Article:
18 the power that the reading list has over their choices. In addition, the other routes students use to locate information, such as between students themselves, sharing what they have found or already know, should also be emphasized. In fact, `constructivist' approaches (particularly in the form of group work) whether face-to-face or virtual, encourage these types of exchanges and should be recognized in these standards. Finally, information literacy is also sometimes referred to as "critical thinking," or "learning to learn," and has been traditionally taught to students in school libraries and media centers and increasingly is being taught to adults already in the workforce, in both formal educational as well as commercial and continuing education training contexts and settings. References ACRL. (2004, February). Information Literacy Competency Standards for Higher Education. Retrieved July 26, 2004, from web Site: http://www.ala.org/ala/acrl/acrlstandards/informationliteracycompetency.htm Bundy, A. (2004). Australian and New Zealand Information Literacy Framework: Principles, Standards and Practice. Retrieved July 26, 2004, from the Australian and New Zealand Institute for Information Literacy Web site: http://www.caul.edu.au/infoliteracy/InfoLiteracyFramework.pdf Byerly, Greg and Brodie, Carolyn S. (1999). Information Literacy Skills Models: Defining the Choices. In Learning and Libraries in an Information Age: Principles and Practice. Ed. Barbara K. Stripling, Englewood: Littleton: Libraries Unlimited, p. 54-82 Cortйs, J.; Gonzбlez, D.; Lau, J.; Et al. Normas sobre alfabetizaciуn informativa en educaciуn superior. Juбrez: Mйxico: UACJ, 2002. Dibble, Mark. (2004). Directory of Online Resources for Information Literacy: Information Literacy Standards. Retrieved July 26, 2004, from the University of South Florida web site: http://www.lib.usf.edu/ref/doril/standard.html Information Literacy Standards. (2001). Retrieved July 27, 2004, from the Council of Australian University Librarians web site:http://www.caul.edu.au/caul doc/InfoLitStandards2001.doc Kuhlthau, C. (1999). Literacy and Learning for the Information Age. In Stripling, Barbara K., Learning and Libraries in an Information Age. Principles and Practice. Littleton: Libraries Unlimited. Normas sobre alfabetizaciуn informativa en educaciуn superior. (2002). Retrieved July 28, 2004, from the Tercer Encuentro de Desarrollo de Habilidades Informativas. web site: http://bivir.uacj.mx/dhi/DocumentosBasicos/Default.htm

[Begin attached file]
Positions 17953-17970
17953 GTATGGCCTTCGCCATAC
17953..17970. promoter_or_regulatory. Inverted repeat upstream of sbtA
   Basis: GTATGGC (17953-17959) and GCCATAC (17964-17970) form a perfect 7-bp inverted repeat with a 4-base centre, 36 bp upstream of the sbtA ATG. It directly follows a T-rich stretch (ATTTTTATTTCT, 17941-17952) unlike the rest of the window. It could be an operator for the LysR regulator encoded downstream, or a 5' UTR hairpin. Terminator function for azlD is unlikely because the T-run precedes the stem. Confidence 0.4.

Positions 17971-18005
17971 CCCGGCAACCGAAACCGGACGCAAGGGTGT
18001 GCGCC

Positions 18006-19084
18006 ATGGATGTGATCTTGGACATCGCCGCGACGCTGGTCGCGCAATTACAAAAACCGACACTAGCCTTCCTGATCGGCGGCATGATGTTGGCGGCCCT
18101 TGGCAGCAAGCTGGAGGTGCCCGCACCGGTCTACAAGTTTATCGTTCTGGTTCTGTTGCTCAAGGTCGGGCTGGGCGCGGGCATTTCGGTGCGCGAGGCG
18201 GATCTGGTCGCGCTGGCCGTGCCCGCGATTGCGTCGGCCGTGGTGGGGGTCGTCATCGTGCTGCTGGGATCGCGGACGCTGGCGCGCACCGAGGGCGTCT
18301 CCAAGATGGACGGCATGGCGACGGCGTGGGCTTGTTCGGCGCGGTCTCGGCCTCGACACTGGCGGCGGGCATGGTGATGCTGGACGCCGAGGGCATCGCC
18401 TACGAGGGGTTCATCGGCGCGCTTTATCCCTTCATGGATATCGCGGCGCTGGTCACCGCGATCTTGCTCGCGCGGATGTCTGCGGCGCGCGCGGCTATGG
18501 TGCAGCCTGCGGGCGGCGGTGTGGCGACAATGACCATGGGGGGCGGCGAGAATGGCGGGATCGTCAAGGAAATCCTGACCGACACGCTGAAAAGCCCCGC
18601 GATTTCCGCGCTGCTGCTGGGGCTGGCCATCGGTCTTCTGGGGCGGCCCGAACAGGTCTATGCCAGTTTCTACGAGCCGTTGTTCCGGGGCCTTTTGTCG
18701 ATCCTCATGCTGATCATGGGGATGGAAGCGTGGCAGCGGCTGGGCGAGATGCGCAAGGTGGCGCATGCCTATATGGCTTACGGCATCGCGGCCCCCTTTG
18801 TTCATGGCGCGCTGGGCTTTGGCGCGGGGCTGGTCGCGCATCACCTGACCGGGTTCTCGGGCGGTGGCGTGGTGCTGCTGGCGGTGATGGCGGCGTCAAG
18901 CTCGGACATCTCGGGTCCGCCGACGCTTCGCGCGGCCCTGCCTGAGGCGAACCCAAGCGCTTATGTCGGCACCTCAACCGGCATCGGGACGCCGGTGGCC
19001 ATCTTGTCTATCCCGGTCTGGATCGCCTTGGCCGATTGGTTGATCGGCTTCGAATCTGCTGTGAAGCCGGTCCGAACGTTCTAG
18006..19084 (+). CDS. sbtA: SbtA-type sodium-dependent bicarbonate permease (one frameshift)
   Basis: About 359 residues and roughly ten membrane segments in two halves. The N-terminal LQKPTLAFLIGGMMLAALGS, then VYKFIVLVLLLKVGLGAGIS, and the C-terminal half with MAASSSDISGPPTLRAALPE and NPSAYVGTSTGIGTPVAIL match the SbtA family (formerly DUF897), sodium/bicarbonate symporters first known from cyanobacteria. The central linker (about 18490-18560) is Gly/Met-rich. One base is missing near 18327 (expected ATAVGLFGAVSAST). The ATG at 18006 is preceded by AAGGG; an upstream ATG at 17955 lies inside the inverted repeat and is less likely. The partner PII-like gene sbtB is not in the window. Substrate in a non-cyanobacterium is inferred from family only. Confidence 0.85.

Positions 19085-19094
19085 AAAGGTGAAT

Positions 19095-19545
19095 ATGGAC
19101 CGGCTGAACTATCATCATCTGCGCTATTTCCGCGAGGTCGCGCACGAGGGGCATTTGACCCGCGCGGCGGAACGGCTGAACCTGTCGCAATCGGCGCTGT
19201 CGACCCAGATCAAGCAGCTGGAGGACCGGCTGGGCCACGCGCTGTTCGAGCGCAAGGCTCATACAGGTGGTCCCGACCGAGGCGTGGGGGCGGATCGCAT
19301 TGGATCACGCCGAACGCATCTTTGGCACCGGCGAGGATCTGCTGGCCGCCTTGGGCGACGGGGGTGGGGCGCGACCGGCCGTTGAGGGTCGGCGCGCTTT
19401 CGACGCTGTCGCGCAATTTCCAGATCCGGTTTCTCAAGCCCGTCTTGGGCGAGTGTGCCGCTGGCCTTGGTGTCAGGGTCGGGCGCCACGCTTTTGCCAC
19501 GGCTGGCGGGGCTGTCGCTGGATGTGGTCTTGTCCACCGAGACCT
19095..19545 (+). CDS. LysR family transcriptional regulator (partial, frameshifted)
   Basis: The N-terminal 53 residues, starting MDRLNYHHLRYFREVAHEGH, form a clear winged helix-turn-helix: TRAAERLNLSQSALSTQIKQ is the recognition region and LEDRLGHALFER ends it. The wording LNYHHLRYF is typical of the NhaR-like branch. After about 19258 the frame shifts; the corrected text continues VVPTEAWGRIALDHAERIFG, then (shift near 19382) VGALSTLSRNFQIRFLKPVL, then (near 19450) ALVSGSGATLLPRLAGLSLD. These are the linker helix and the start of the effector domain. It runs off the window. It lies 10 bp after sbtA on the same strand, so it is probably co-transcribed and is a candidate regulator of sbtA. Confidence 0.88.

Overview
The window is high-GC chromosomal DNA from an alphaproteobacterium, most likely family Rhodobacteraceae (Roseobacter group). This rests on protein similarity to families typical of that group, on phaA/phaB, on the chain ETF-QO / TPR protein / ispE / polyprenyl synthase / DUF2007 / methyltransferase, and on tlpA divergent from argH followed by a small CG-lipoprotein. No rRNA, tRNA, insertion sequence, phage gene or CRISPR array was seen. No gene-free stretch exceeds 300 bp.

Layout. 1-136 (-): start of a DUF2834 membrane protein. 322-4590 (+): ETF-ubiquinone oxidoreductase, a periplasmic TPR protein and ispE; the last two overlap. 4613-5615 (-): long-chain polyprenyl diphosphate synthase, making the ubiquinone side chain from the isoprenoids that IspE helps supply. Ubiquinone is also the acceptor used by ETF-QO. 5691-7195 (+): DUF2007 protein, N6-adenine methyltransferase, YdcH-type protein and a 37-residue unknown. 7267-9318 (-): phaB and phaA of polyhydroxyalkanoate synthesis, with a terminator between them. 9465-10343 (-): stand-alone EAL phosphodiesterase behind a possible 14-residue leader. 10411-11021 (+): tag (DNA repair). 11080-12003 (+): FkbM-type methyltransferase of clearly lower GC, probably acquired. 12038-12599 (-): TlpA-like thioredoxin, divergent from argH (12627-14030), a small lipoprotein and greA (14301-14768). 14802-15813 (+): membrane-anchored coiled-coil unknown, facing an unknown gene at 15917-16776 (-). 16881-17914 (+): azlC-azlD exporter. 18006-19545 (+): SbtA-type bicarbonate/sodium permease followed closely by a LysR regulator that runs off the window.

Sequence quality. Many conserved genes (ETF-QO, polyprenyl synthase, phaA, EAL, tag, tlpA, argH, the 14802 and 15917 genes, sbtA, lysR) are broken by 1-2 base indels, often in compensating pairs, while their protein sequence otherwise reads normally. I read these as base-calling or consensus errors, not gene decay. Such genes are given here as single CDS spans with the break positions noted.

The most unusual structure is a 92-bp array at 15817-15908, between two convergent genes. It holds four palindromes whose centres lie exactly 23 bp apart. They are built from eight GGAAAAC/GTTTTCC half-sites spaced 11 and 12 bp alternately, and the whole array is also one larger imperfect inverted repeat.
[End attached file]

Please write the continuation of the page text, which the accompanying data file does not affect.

19 SCONUL. (2001). The Seven Pillars of Higher Education. London: SCONUL. Walton, G. (November, 2004). Comments on the Draft International Guidelines on Information Literacy Produced for IFLA. (E-Mail), Stoke-on-Trent, England, 5p.